Based on its size and the concave distal profile, we ascribe this specimen to Panthera pardus. Dinofelis spp. and P. leo can be excluded based on their large size, and the specimen is also significantly larger than any modern Felis, or Caracal. This leaves only three possible felid taxa in this size range: Acinonyx sp., Megantereon sp., and P. pardus. Acinonyx can be excluded because that taxon has a relatively straight distal margin and a small but highly distinct talonid that is not found in any pantherine. Also, the M1 of extant Acinonyx is also on average smaller than this specimen, though this may not apply to fossil Acinonyx from South Africa. On the other hand, leopard and Megantereon spp. lower carnassials are metrically indistinguishable, and the Malapa specimen falls within the range of variation of both (Figure 9). Instead, we consider it unlikely that the specimen belongs to Megantereon because of the concave distal profile. Although some older specimens of the genus (e.g., some European M. cultridens) show a concave distal margin, none of the African specimens of the genus display anything but a very straight distal border. This can be clearly seen in Fig. 8, which compares the mandibles of fossil P. pardus and M. whitei to the Malapa fragment. This figure clearly shows how the M1 of the Malapa specimen (Fig. 8B) strongly resembles the M1 of P. pardus (Fig. 8A) and differs from the more ‘upright’ M1 of M. whitei, with its straighter posterior margin (Fig. 8C). Other early Panthera sp., such as the lion-sized Panthera from Laetoli show the concave distal M1 margin even more clearly [12]. Therefore, we attribute the Malapa specimen UW 88–661 to P. pardus.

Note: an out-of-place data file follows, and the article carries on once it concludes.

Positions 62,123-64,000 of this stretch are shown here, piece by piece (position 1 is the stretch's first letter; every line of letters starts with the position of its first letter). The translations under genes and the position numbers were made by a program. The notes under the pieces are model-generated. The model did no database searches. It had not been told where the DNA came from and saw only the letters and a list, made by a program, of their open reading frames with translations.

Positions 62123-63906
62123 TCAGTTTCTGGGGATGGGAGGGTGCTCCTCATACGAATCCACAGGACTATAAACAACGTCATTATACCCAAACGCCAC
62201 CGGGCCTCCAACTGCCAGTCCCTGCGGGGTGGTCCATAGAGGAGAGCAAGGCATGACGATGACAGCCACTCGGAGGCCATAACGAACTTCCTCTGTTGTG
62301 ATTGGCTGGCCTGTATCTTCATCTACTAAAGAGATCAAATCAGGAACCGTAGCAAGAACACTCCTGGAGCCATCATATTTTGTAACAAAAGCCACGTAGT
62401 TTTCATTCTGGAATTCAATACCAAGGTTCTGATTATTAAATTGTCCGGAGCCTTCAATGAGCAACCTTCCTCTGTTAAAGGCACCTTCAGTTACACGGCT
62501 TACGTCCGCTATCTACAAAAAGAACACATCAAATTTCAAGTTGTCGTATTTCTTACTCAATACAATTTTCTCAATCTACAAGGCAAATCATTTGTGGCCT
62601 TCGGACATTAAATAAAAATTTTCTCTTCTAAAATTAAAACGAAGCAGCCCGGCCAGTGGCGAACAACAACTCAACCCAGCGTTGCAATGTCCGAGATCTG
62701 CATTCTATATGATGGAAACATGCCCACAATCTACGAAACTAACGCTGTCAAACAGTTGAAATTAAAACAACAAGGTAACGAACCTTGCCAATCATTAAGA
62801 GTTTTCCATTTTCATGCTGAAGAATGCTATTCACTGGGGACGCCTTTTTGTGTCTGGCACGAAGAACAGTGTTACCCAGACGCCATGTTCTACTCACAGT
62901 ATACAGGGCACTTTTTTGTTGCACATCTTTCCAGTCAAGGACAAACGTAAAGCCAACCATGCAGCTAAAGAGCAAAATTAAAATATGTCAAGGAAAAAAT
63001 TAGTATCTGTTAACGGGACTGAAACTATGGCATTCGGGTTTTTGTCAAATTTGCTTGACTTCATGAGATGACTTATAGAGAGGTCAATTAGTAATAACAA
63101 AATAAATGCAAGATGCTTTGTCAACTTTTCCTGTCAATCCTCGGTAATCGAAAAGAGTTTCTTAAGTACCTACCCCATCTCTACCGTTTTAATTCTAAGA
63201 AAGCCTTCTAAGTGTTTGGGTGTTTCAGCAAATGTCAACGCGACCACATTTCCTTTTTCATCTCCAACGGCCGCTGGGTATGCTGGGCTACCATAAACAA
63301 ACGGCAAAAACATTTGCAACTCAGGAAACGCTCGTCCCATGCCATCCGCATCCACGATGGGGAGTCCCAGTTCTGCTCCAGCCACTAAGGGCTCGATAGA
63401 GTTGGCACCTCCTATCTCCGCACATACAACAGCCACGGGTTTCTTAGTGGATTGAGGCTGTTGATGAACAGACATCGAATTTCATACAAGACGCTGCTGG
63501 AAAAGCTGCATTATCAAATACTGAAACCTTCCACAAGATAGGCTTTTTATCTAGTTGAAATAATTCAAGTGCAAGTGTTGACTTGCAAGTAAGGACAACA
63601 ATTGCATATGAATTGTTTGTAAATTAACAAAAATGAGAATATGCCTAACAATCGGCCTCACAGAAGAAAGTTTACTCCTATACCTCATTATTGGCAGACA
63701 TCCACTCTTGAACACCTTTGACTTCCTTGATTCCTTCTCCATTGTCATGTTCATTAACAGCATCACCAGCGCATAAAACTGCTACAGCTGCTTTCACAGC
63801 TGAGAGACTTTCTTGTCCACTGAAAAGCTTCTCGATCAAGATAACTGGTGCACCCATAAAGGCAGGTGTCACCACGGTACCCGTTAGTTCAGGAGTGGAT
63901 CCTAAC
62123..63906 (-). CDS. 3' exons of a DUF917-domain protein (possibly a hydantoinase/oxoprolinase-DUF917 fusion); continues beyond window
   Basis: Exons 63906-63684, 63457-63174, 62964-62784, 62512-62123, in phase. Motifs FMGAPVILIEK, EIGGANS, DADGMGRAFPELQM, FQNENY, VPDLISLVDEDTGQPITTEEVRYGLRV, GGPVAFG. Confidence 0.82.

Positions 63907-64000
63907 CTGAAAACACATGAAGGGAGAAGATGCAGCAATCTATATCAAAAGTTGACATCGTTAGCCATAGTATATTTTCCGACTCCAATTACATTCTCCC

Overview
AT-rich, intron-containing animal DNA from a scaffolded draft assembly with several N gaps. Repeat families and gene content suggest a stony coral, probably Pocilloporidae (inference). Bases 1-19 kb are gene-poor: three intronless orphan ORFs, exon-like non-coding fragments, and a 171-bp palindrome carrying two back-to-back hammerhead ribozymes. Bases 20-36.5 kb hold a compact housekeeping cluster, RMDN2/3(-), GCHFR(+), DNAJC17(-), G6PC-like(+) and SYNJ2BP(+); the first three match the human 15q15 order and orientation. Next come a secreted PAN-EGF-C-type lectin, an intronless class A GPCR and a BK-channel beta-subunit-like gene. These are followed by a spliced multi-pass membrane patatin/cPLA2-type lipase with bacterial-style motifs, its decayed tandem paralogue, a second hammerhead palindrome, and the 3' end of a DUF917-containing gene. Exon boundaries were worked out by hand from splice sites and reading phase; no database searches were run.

Figure 9. Diagram showing a metric comparison of length versus width of the lower carnassial (M1) of Megantereon spp. (including both M. cultridens and M. whitei), Panthera pardus (leopard), and Acinonyx jubatus (cheetah), together with a Malapa specimen, as labeled.